When we last witnessed the grim wasteland of AMC's post-apocalyptic drama, Rick and his fellow survivors had defeated the Governor in a shootout at the Governor's creepy, authoritarian facsimile of an all-American small town, Woodbury. Rick brought surviving children and old people from the town back to his group's home base, an abandoned prison, with the Governor and two of his henchmen still at large. As the new season opens this week, Rick is plowing the fields inside the prison gates while zombies amass outside. In an almost-nice touch, Rick takes on the rhythm of his labor as he blocks out the walkers' hideous rasping with some old-time Southern folk music on an MP3 player … which he's charged up by means the writers, I suppose, figure we don't really need to think about.
Roll the now-iconic title sequence, with its tense, cycling musical theme and frightening, cataract-y visuals. The Walking Dead is back.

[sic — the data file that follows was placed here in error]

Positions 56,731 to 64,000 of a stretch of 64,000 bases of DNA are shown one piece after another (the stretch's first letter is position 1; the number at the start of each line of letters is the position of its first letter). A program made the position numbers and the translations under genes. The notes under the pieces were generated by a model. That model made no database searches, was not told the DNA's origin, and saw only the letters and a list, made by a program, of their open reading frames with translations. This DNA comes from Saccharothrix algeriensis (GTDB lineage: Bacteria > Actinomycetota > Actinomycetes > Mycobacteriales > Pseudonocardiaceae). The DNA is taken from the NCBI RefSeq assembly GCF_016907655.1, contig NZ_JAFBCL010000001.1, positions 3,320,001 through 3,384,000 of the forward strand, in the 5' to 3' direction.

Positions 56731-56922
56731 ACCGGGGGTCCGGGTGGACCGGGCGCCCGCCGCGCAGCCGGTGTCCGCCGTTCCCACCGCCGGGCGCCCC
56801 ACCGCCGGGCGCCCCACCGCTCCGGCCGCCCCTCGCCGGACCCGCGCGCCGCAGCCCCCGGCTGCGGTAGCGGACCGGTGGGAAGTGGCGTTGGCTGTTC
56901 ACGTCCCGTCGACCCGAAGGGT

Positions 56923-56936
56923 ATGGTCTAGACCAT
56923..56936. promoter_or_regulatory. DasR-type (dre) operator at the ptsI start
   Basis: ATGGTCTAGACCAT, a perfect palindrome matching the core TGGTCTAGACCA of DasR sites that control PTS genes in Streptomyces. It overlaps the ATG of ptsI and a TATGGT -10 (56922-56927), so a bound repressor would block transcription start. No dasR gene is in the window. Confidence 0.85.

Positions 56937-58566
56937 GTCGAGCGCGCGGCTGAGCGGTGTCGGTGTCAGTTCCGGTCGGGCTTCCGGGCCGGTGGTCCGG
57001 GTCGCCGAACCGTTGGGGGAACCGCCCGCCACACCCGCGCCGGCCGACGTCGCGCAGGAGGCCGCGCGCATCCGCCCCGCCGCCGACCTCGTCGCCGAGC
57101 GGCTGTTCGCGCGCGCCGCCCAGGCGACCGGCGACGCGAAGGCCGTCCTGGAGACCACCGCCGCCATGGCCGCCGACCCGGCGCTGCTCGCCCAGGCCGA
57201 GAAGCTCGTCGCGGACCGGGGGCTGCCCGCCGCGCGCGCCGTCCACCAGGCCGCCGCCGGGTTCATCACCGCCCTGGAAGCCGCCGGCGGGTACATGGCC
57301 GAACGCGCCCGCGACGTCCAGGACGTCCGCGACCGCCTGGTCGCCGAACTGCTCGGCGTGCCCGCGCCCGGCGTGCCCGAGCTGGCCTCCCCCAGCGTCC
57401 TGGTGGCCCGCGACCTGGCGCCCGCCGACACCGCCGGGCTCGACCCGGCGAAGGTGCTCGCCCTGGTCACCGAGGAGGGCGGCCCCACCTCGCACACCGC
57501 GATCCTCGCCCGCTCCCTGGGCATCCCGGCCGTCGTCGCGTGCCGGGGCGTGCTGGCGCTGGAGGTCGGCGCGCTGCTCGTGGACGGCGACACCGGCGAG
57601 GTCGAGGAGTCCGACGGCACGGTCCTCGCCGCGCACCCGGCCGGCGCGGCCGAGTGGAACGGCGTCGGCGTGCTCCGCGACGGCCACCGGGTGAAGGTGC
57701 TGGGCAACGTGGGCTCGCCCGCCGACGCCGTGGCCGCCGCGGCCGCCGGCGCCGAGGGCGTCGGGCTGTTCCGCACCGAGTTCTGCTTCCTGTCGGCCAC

This first scene captures maybe not everything but a lot of what's so compelling about the show—and alternately some of what's so frustrating. It's one of The Walking Dead's now-many striking vignettes showing what human resilience might look like if civilization were destroyed and replaced by a horrifying inversion of it. Rick, the show's burdened leader of a protagonist, starts in on a new day of a new quasi-normal life, which we know can only be temporary. We see him iterating a daily routine. We can imagine him taking some uncertain comfort from that. But we know it won't last. Nothing here does. We see him strike something with his hoe. It's a Colt 45 handgun, buried in the dirt. Rick barely pauses before removing the magazine from the gun, tossing both into his wheelbarrow, and getting on with his work. There's a air of vague mystery here. Maybe the gun means something. Maybe it's a clue of significant things yet to be discovered. But it's probably just an evocative souvenir of a gun battle at the prison last season. It's a standard play on The Walking Dead to build short scenes around details that remind us just how intense this apocalypse has been, and then just to move on. The show dwells and re-dwells. Which points to what I'm more and more convinced is the show's key weakness: It depends way too much on its basic premise.